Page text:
Your Reaction?
  • 6
  • LEGIT2
  • WOW0
  • LOL0
  • IDHT0
  • FLOP0
  • OB0
  • SHANK2

Michael Howes is a G.S.E.B. authorized instructor of "The Golfing Machine" - Director of Instruction "Carter Plantation Golf Course" Springfield, La. - Director of Instruction "Rob Noel Golf Academy at Carter Plantation. - Golf Channel Academy Instructor - SPi Instructor of the SeeMore Putter Institute - Featured Writer GolfWRX Teaching philosophy: "We will work together on adding the all-important elements of power and consistency to your game while maintaining the individualism and art of your swing." Work on your swing from anywhere in the world - NO software needed. www.howesgolf.com www.youtube.com/cedarstreetgolf

10 Comments

10 Comments

  1. Jeff Kerr

    Feb 2, 2014 at 1:21 pm

    Good stuff Mike!

  2. Jonathan

    Feb 2, 2014 at 12:27 am

    Thanks for the exercises, Michael. Going the resistance band route, it seems like it would be beneficial to tie it to a a cut off grip to make it similar to your G4, right? I have plenty of old irons that i could cut off a few inches below the grip. Thanks, again.

    • Michael Howes

      Feb 2, 2014 at 10:03 am

      Just PLEASE make sure your device is safe & secure. These exercise create a ton of resistance & pressure, so you do not want to be doing anything unsafe. Always check your bands before training. Look for weak spots and never use old, dry bands or tubing.

      • Jonathan

        Feb 2, 2014 at 11:07 pm

        I’ll be safe, but if I don’t attach a cut off grip, how would you go about holding the resistance band? Just grip the actual band like you would a club? Also, out of heavy, medium, and low resistance bands, which do you recommend using? How much resistance should we feel? Thanks for the reply.

        • Michael Howes

          Feb 3, 2014 at 12:17 am

          Yes Jonathan, use your golfing grip & place the band so that pressure is being applied to the trail hand index finger. Start with a flex that you are able to reach the positions & hold. Move to higher tension bands as your training progresses. Keys are Form & Hold.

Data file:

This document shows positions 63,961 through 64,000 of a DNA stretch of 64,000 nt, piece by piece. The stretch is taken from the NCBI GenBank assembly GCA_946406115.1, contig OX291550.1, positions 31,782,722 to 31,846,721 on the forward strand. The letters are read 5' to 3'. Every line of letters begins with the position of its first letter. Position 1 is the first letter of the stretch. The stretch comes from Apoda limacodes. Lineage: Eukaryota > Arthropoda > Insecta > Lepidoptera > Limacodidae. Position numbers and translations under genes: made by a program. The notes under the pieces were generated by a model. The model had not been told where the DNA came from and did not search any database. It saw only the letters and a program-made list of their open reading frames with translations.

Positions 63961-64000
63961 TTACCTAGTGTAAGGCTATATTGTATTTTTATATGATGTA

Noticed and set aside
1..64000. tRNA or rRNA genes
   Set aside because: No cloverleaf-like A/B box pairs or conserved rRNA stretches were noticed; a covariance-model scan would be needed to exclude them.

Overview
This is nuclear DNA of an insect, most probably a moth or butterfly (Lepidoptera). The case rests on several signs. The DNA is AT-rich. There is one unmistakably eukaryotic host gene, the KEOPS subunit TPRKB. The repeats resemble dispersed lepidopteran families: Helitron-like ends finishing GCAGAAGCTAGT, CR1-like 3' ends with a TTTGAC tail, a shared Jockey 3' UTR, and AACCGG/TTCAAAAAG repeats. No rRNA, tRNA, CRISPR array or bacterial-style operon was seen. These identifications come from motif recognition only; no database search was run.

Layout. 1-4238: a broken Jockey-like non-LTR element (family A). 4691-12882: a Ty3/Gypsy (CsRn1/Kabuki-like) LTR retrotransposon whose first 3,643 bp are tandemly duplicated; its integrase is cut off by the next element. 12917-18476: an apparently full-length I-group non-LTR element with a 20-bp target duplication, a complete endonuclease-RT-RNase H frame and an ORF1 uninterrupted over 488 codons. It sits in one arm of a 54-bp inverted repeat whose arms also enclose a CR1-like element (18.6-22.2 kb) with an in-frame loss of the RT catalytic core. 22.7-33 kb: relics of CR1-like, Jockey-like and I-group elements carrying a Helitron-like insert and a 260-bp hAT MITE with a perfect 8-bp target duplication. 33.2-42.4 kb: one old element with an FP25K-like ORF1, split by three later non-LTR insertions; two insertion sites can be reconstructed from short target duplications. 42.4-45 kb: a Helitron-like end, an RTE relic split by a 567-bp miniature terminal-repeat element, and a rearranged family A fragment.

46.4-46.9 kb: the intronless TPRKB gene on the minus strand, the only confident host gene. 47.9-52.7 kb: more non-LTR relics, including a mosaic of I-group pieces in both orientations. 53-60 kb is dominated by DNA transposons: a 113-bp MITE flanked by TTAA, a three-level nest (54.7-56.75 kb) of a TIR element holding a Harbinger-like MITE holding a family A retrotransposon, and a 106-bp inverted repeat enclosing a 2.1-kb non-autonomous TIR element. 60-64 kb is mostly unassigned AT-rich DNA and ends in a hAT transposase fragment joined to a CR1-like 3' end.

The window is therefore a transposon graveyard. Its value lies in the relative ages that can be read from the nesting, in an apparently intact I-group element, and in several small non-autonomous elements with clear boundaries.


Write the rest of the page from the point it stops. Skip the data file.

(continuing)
3. Kammer

    Jan 31, 2014 at 6:17 pm

    Wonder if I could get forearmtats that would help with grip alignment. Huh hmmmm

  4. Keith

    Jan 31, 2014 at 12:04 pm

    Good stuff! What’s the name of the trainer you’re using?

    • Michael Howes

      Feb 1, 2014 at 8:40 pm

      Thanks Keith.
      The trainer is the G4, which Tom Lehman used to endorse. I do not think they make it anymore. Try the resistance bands, they work great too.

Leave a Reply

Your email address will not be published. Required fields are marked *

This site uses Akismet to reduce spam. Learn how your comment data is processed.

Instruction

Clement: Load up the full power package in the backswing!

Published

on

This video is FUNDAMENTAL FOR POWER GAINS in the golf swing; the arm anatomy BEGS TO BE USED in this manner from casting a fishing pole, to serving a tennis ball to batting a baseball to driving a golf ball. YOU WILL LOVE how much SNAP you will get through the ball and the sound the ball will make coming off the club from the compression off the face. BLISS ON A STICK!

Your Reaction?
  • 0
  • LEGIT0
  • WOW0
  • LOL0
  • IDHT1
  • FLOP0
  • OB0
  • SHANK0

Continue Reading

Instruction

Clement: This wrist position can add 30 yards to your drive

Published

on

Drop the mic on how the wrists should load and be positioned for compressive power, accuracy, and longevity! There is a better way, and this is it!

Your Reaction?
  • 12
  • LEGIT2
  • WOW1
  • LOL4
  • IDHT1
  • FLOP4
  • OB4
  • SHANK16

Continue Reading

Instruction

Short Game University: How to hit wedges 301

Published

on